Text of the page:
The [Lacks] family has suffered greatly.… This family is, like so many others today, attempting to grapple with the many questions and the moral and ethical issues that surround the “birth” of HeLa, and the “death” of Mrs. Lacks. … The questions of (1) whether or not permission was received from the “donor” or her family for either the “use” of HeLa worldwide or the “mass,” and commercial, production, distribution, and marketing of Mrs. Lacks’ cells … (2) whether or not scientists, university and government personnel and others have acted ethically in these two areas or in their interactions with the family … Other social issues also arise because Mrs. Lacks was an African American Woman.

One month later, Ross Jones, assistant to the president of Hopkins, replied. He said he was “uncertain what role Hopkins might play in any plan to celebrate Mrs. Lacks’ life,” but that he wanted to share this information with Wyche:

Please let me emphasize that Hopkins never used the HeLa cells in a commercial venture. Hopkins never sought, nor realized, any money from the development, distribution or use of the HeLa cell cultures. In keeping with almost universally accepted practice at the time, physicians and other scientists at Hopkins and elsewhere did not seek permission to use tissue removed as part of diagnostic and treatment procedures. Also, in keeping with traditions of academic research at the time, the cultures were shared freely, without compensation and in good faith with scientists around the world who requested them. Indeed, willingness of Hopkins scientists to provide access to the cultures is perhaps the principal reason for the great benefits that have derived from their use.

As I’m sure we both know, many standards of practice in academic medicine have changed dramatically in recent years, and I hope and trust that there is increased sensitivity to, and awareness of, the wishes and interests of patients when they seek medical care or participate in research. That is all to the good, for academic medicine and those we serve. He also told Wyche that he had circulated her letter to “others at Hopkins for comment and consideration.” Soon a small group of people at Hopkins began meeting unofficially, without telling Wyche or Speed, to discuss what the university might do to honor Henrietta and the Lacks family.

Then they heard about Cofield.

Sir Lord Keenan Kester Cofield was the cousin of Deborah’s husband’s former stepdaughter, or something like that. No one in the family remembers for sure. They also don’t know how or when he learned about Henrietta’s cells. What they do remember is that one day Cofield called Deborah, saying he was a lawyer and that she needed to protect herself and her mother by copyrighting the name Henrietta Lacks. He also said he believed Hopkins was guilty of medical malpractice, and that it was time to sue for the family’s cut of all the money Henrietta’s cells had earned since the fifties, a percentage of which he would take as his fee. He would charge nothing up front, and the Lackses wouldn’t have to pay if he didn’t win.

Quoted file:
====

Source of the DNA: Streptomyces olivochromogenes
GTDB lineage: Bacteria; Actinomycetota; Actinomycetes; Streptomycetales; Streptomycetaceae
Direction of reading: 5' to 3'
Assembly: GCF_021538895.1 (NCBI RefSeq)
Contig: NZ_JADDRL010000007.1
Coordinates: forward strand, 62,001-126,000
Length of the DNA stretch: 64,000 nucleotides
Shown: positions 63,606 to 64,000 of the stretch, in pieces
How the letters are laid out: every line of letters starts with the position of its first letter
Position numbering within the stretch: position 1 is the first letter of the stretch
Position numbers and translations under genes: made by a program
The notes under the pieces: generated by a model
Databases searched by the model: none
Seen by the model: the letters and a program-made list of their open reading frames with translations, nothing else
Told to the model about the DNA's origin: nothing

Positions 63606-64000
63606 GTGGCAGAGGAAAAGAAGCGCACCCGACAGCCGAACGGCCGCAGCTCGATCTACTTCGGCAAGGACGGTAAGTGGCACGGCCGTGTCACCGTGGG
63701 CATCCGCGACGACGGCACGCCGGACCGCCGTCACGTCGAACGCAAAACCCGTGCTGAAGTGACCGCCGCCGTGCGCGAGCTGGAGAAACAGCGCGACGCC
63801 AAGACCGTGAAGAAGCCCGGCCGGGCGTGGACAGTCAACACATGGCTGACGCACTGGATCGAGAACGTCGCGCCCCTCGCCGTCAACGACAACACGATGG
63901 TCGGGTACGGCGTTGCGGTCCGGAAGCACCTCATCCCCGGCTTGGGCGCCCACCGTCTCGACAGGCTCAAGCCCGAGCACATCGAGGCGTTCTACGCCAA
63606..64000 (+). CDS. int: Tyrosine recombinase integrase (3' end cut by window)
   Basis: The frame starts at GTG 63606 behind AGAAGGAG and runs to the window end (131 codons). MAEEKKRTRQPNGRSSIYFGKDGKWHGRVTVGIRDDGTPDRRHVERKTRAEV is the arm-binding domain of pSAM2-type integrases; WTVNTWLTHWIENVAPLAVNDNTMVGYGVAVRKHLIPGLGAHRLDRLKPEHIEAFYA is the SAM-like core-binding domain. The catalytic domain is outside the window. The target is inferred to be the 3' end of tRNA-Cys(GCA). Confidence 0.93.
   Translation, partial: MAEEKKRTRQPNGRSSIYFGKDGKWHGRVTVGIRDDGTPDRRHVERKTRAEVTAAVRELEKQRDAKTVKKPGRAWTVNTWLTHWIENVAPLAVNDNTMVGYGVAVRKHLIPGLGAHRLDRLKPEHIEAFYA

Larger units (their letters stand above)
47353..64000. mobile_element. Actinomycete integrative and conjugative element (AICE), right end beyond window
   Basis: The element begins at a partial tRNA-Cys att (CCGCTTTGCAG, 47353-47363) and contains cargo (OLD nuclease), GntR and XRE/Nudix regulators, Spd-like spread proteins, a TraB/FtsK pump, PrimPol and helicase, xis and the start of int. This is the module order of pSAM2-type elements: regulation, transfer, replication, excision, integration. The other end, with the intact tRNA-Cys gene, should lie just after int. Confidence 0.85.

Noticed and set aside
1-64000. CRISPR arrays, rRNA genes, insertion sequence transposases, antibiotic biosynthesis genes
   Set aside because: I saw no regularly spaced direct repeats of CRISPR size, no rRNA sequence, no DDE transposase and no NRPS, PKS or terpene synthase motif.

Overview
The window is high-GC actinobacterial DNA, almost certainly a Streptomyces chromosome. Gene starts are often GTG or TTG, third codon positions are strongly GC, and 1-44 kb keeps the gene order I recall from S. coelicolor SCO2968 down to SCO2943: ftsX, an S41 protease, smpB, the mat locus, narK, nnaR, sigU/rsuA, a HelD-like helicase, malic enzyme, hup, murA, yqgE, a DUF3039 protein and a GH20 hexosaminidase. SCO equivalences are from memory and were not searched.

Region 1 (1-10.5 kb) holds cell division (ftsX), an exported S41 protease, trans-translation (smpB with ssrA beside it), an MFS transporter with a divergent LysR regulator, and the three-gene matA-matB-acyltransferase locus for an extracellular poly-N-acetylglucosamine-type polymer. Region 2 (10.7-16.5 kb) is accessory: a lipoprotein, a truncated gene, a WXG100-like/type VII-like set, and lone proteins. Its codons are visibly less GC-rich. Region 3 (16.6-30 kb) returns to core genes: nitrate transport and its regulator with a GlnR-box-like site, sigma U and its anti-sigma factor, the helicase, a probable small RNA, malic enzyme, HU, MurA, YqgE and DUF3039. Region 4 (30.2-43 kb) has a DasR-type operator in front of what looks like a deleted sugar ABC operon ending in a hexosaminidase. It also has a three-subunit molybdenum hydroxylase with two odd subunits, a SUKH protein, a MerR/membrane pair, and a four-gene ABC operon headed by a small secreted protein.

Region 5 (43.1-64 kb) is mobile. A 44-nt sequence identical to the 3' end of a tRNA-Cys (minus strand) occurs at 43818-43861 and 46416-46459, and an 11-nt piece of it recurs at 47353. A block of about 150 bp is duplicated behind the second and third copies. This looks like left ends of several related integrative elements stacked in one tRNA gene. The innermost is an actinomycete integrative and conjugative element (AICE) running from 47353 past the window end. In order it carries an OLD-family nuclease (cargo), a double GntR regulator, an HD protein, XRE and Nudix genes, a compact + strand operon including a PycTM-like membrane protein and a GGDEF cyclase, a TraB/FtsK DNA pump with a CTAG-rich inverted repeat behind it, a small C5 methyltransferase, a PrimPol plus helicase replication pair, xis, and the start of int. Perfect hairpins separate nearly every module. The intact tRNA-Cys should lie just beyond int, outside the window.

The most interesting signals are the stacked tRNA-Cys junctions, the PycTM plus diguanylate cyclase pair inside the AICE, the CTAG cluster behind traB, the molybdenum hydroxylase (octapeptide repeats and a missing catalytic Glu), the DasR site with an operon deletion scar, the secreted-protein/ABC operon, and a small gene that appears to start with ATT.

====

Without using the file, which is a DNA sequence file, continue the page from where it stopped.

Deborah had never heard about needing to copyright anything, but the family had always thought they should talk to a lawyer about the cells, and Cofield sounded like one they could afford. Deborah’s brothers were thrilled, and she soon introduced Cofield to Speed and Wyche as the family’s lawyer.

Cofield began spending his days at Hopkins, digging through the medical school’s archives, taking notes. Of all the people who’d come to the Lackses over the years talking about the cells, he was the first to tell the family anything specific about what happened to Henrietta at Hopkins. The way the Lackses remember it, his findings confirmed their worst fears. He told them that one of the doctors who treated Henrietta didn’t have a medical license, and that another had been expelled from the American Medical Association. On top of that, Cofield said, Henrietta’s doctors had misdiagnosed her cancer and might have killed her with an overdose of radiation.

He told Deborah he needed to read her mother’s medical records to investigate how the doctors had treated her, and to document any possible malpractice. Since only Henrietta’s family members were authorized to request her records, Deborah agreed to go with him to Hopkins, where she filled out a request form. But the photocopy machine was broken, so the woman behind the desk told Deborah and Cofield they’d have to come back later, once the machine was fixed.

When Cofield returned alone, the staff refused to give him the records because he wasn’t a doctor or a relative of the patient. When Cofield said he was Dr. Sir Lord Keenan Kester Cofield, the Hopkins medical records staff contacted Richard Kidwell, one of Hopkins’s attorneys. Kidwell got suspicious the moment he heard that someone was poking around Hopkins using the title “Dr. Sir Lord,” so he did some quick background research.